Why bother with basic backpacks when you can buy one oozing with tech designed to make life a whole lot easier. Meet Novel, a new generation of bags that come packing everything you need on the road in the modern age.
I’ll admit it — I’ve got a thing for these waxed canvas and leather bags from Waterfield. I’ve ended up using the impeccably designed Staad backpack and the classy Nintendo 3DS case long after my reviews of them were published. These bags and cases from the San Francisco design collective are warm, inviting and just get better with age and use.
Let’s face it, though: Sometimes you only want to carry your laptop and a couple of accessories, and that’s it. Waterfield’s latest design, the MacBook Outback Solo, is a minimalist sleeve made of the same strong canvas material and rich, thick, buttery-smooth leather as the other bags in the line. It can be paired with a carrying strap that turns the sleeve into a messenger bag. While our very own Charlie Sorrel called the iPad version of this bag a man-purse, I’m thinking of this more as a shoulder-saving device — the fewer things I end up having to carry, the better.
This little sleeve is perfect for exactly that.
Gadgets! Camera bag crafters know that, these days, if you’re carrying photo stuffs, you’re likely also bringing some kind of computer, and other electronic knick-knacks, along for the ride.
Works With: DSLRs, lenses, iPads
A lot of bags concede that means a small Macbook Pro or Air will need a lift, but Lowepro’s Event Messenger 150 bag knows true technorati stroll with only the essentials: a lens or two, a camera body, and an iPad. So that’s what the sleek-looking Event Messenger 150 (EM 150) was built to transport. I took it for a spin to see how it performs.
With an urban, brushed-metal look, premium construction, and space for your camera and Macbook Air or 13″ Pro, Acme Made’s Montgomery Street Backpack is no doubt a great day pack for city walkers. Its side-sitting camera pouch is the standout feature of this bag, though, allowing quick retrieval of your mirrorless cam or DLSR without having to take the bag off.
Works With: Macbook Air, 13″ Pro, Smaller Cameras
The Montgomery however, while well suited for those with petite electronics and a taste for the more hipster things in life, mightn’t perform as well for those with a larger Mac, a full size DSLR, or a fear of wearing a pack so cute the girlfriend might want to borrow it.
We’ve said this before, and we’ll say it again — simply because we enjoy repeating things: STM makes a %@$# great bag. And they’ve just unveiled a revamp of their flagship bags in the form of a new family of gear they’re calling the Velocity Collection. Which is actually pretty damn apt for this line of fast, light, grab-and-go bags.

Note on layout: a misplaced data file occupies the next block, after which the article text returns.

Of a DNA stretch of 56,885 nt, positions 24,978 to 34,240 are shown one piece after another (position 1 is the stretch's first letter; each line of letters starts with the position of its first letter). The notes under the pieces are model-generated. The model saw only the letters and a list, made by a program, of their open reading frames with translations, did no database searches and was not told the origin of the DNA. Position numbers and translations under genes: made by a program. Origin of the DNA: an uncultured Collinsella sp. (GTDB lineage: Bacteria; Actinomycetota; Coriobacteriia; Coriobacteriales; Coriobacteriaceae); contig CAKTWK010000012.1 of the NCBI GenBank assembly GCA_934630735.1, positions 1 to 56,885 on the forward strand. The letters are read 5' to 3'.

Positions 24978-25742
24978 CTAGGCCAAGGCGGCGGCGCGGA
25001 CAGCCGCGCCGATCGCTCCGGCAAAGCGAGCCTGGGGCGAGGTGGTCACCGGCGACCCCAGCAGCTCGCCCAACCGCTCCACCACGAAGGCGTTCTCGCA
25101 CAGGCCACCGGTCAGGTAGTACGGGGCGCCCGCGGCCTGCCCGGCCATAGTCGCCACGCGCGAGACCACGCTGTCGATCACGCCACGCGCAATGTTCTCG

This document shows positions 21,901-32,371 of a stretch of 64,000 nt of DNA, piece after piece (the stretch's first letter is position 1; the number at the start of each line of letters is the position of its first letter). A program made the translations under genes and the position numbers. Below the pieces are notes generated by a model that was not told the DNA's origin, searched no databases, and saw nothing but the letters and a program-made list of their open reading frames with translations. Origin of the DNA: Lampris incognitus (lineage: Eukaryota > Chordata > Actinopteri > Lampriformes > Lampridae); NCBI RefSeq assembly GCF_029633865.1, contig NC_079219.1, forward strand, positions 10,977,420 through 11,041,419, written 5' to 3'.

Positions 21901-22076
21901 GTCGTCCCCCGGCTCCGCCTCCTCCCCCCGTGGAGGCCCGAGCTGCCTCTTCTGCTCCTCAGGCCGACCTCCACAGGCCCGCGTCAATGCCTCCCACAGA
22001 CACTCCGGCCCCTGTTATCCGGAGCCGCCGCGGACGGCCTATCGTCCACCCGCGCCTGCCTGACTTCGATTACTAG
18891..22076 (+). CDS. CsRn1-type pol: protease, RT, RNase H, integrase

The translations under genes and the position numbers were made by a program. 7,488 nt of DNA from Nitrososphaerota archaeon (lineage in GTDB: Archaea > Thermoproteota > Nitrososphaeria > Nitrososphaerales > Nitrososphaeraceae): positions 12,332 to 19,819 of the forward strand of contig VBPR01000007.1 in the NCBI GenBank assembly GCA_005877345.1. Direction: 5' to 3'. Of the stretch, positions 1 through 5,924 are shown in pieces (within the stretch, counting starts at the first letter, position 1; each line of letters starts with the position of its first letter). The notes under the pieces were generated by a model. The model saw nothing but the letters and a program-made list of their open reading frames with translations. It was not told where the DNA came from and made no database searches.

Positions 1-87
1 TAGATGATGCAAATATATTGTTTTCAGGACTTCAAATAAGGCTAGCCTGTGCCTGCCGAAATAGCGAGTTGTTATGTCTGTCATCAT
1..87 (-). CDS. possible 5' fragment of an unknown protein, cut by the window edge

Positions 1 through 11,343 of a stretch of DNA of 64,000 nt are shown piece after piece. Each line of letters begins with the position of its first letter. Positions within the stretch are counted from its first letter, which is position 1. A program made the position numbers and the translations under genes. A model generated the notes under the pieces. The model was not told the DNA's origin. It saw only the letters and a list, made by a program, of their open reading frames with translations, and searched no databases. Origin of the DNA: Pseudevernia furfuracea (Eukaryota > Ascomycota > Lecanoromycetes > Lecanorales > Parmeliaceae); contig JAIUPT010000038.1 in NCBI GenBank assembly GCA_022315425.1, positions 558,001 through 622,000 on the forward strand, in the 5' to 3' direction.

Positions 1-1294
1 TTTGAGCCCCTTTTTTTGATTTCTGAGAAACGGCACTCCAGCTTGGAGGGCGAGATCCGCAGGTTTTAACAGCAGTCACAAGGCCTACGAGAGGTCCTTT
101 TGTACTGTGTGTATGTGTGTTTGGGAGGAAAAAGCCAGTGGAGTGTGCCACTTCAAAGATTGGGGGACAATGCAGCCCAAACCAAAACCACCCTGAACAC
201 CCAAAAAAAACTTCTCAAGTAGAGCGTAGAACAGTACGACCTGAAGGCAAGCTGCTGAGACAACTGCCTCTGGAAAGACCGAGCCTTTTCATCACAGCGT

When iHome designed their Smart Brief computer bag ($99), they had the good idea to create a product with pockets for all of today’s modern-day computing devices and accessories. Problem is, like every good idea turned product, execution is everything, and that’s where the Smart Brief starts to get a little lackluster.
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Think Tank’s new Airport Commuter camera bag ($199) is something of a paradox: Though it’s the size of a normal backpack, it manages to fit an abnormal amount of glass, gear, a full-size a Macbook Pro, and an iPad.
But could such a compact bag hold so many precious items in harmony? I packed it up, strapped it on, and set out to find out.
Do you smell that? Over the intoxicating aroma of gingerbread lattes, there’s another scent. The smell of fear and anxiety.
That can only mean one thing: the holidays are upon us. And if you’re anything like me, this time of year fills you with dread… the dread of picking out the perfect present that will delight yet not break the bank.
As someone who also feels the stress of holiday shopping, let me give you some advice: if you have a special gal in your life and no ideas on what to get her, consider the Melissa cross-body iPhone bag by Knomo. It’s an excellent choice, and she’ll probably love you for it.
“OMG—it’s huuuuge…” That’s what my friend said when she first saw me holding the Retrospective 50 camera bag from Think Tank Photo ($240). My ego properly boosted, I heartily agreed with her.
But besides being the size of a japanese automobile, the Retrospective 50 (R50) is a continuation of functional, understated, vintage-looking camera bags from Think Tank. And unlike the other smaller bags in the Retrospective line, this one has a special space reserved for your 15-Inch Macbook Pro, which I discovered in testing, can be both a pro and a con.
A mere 6 months ago, I moved my glut of photography gear into a new, portable home: the Think Tank AirPort International Rolling Camera Bag ($350). Since then, I’ve been able to tote my equipment around easily, in style, but most importantly, packed snugly in a vault of total security.
I immediately loved it.
But as with most reviews, time tells how a piece of gear will really work. And now, with six months of carting the Airport International to and fro, I’m ready to report how it has performed over the long haul.